Holy Saturday - The Day Between
Holy Saturday is when Jesus lay dead in the tomb between Good Friday and Easter Sunday. It is also known as the Sabbath of Holy Week, as it commemorates the day that Jesus rested from his work of salvation. As we await the celebration of his resurrection, what can we learn from this day of silence and darkness?
The Bible does not give us many details about what happened on Holy Saturday, but we can infer some things from the Gospel accounts. On Friday evening, Joseph of Arimathea took Jesus' body, wrapped it in a linen cloth, and laid it in a new tomb that he had cut out of the rock (Matthew 27:57-60). He rolled a large stone to seal the entrance of the tomb and then departed. Mary Magdalene and Mary, the mother of James and Joseph, were sitting opposite the tomb, watching where he was laid (Mark 15:47).
The next day, which was the Sabbath, the chief priests and Pharisees went to Pilate and asked him to secure the tomb lest the disciples steal the body and claim that Jesus had risen from the dead. Pilate agreed and sent a guard of soldiers to seal the tomb and watch over it (Matthew 27:62-66).
Meanwhile, Jesus' followers were in shock and grief. They had hoped that he was the Messiah who would redeem Israel, but now their hopes were dashed. They did not understand that he had to suffer and die and then rise again on the third day, as he had foretold them (Luke 24:6-7). They were afraid of the Jewish leaders who had arrested and killed Jesus, so they locked themselves in a room (John 20:19). They also observed the Sabbath rest, according to the commandment (Luke 23:56).
But what about Jesus? Where was he on Holy Saturday? The Apostles' Creed tells us, "He descended into hell." The word "hell" here does not mean the place of eternal punishment for the wicked, but rather the realm of the dead, also called Sheol in Hebrew or Hades in Greek. This was where all people went after death, regardless of their moral state. It was a place of darkness, silence, and separation from God.
Some biblical passages suggest that Jesus did not remain passive or inactive on Holy Saturday; rather, he went to proclaim his victory over sin and death to those in Sheol. For example, Peter writes that Jesus "went and proclaimed to the spirits in prison" (1 Peter 3:19). Paul writes that Jesus "descended into the lower parts of the earth" and that he "led a host of captives" when he ascended to heaven (Ephesians 4:9-10). Jesus himself had compared his time in the tomb to Jonah's time in the belly of the fish (Matthew 12:40). And Jonah had prayed from inside Sheol, saying, "you brought up my life from the pit" (Jonah 2:2,6).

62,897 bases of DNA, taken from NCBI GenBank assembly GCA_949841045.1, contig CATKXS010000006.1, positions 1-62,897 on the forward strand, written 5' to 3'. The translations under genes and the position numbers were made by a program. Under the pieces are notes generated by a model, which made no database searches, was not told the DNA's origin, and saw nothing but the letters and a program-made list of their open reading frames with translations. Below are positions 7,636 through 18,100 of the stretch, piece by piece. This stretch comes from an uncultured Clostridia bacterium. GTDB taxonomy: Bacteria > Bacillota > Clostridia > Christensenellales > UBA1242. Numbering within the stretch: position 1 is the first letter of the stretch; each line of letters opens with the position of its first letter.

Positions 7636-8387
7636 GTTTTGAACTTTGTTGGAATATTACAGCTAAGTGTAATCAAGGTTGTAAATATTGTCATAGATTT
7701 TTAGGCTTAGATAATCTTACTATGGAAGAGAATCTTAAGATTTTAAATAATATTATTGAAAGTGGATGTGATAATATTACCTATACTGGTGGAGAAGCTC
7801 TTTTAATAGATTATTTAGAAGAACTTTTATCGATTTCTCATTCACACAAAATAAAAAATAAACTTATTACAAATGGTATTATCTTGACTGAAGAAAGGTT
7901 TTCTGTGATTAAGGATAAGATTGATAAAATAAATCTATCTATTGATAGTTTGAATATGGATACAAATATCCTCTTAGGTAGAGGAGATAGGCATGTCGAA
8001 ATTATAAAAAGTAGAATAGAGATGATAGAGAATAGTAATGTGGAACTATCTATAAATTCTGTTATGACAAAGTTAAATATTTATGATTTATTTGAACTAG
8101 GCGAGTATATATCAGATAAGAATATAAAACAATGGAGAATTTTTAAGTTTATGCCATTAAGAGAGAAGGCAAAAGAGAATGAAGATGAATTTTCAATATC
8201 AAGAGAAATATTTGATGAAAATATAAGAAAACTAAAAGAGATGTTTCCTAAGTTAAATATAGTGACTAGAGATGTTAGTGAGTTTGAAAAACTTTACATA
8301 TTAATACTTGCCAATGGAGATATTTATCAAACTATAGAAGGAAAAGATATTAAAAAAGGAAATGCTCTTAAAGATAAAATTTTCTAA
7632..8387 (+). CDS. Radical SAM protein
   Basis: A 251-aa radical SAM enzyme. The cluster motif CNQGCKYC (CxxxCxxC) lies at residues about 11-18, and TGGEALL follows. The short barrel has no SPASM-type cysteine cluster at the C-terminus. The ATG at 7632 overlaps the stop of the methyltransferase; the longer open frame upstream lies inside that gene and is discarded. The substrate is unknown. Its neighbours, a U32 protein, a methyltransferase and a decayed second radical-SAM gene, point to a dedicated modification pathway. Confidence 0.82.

These passages indicate that Jesus did not go to Sheol as a victim but as a conqueror. He did not go to suffer more but to liberate those who were waiting for his salvation. He did not go to leave us alone, but to open the way to heaven for us.
Therefore, on Holy Saturday, we are called to wait with faith and hope. We are called to remember that God's silence does not mean his absence, that his hiddenness does not mean his indifference. We are called to trust that God is at work even when we cannot see him, even when we cannot feel him. We are called to believe that nothing can separate us from His love, not even death.
As we meditate on these mysteries, let us pray:
O God, Creator of heaven and earth:
Grant that as the crucified body of your dear Son was laid in
the tomb and rested on this holy Sabbath,
so we may await with him
the coming of the third day,
and rise with him
to newness of life;
who now lives and reigns with you
and the Holy Spirit,
forever and ever.
...Sunday's still coming!